Bourgeois society stands at the crossroads, either transition to Socialism or regression into Barbarism.
- Rosa Luxemburg, "Junius Pamphlet" 1916

Tuesday, May 8, 2012

IMF study acknowledges peak oil as energy factor for next decade

Fawley Oil Refinery, United Kingdom. December 17, 2005
From Wikimedia Commons.

A report published under the auspices of the International Monetary Fund concedes that geological conditions will have an influence on the future price and availability of oil, possibly in the next decade. The report does not represent the views of the IMF, only the authors. But it is another indication that talking openly about physical limits on oil supply, rather than assuming they will expand indefinitely for all time to meet all human needs, is no longer taboo in mainstream circles.

The abstract of the report:

We discuss and reconcile two diametrically opposed views concerning the future of world oil production and prices. The geological view expects that physical constraints will dominate the future evolution of oil output and prices. It is supported by the fact that world oil production has plateaued since 2005 despite historically high prices, and that spare capacity has been near historic lows. The technological view of oil expects that higher oil prices must eventually have a decisive effect on oil output, by encouraging technological solutions. It is supported by the fact that high prices have, since 2003, led to upward revisions in production forecasts based on a purely geological view. We present a nonlinear econometric model of the world oil market that encompasses both views. The model performs far better than existing empirical models in forecasting oil prices and oil output out of sample. Its point forecast is for a near doubling of the real price of oil over the coming decade. The error bands are wide, and reflect sharply differing judgments on ultimately recoverable reserves, and on future price elasticities of oil demand and supply.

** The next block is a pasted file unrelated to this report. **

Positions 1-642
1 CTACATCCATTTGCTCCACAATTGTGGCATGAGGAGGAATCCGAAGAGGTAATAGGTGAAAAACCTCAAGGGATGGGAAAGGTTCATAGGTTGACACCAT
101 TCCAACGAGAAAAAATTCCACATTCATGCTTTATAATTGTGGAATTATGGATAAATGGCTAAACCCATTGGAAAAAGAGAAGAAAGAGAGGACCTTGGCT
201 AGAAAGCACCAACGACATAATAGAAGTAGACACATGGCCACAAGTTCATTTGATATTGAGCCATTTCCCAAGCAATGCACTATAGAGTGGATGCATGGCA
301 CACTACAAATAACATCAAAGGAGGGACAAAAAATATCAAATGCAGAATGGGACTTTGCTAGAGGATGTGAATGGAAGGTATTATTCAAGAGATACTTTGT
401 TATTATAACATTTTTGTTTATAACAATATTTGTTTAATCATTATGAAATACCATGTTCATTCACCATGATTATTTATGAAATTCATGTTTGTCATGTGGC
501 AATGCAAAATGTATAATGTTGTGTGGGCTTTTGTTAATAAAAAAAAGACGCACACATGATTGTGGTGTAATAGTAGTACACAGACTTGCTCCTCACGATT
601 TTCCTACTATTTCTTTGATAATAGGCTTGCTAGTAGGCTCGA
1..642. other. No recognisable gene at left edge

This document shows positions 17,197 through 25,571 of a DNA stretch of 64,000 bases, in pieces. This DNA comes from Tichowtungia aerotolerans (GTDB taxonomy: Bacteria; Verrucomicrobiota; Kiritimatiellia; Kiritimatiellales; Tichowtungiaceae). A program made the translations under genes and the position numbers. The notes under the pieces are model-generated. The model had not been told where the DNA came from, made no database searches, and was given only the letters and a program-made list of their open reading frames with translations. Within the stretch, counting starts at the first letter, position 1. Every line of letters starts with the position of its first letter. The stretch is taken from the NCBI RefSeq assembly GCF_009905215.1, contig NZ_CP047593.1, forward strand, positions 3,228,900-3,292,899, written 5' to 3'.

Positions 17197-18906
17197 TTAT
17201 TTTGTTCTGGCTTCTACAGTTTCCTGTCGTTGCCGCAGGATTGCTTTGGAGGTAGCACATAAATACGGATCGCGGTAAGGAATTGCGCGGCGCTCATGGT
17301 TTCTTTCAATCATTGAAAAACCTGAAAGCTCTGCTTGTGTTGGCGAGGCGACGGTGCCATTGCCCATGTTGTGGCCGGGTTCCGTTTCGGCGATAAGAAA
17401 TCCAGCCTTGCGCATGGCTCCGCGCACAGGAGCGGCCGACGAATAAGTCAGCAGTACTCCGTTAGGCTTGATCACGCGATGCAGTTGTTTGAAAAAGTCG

1 comment:

  1. Heh. I've been telling people for years now that if higher prices were going to cause an increase in production, it would have happened by now. Nice to see some people at the IMF thinking with their heads for a change.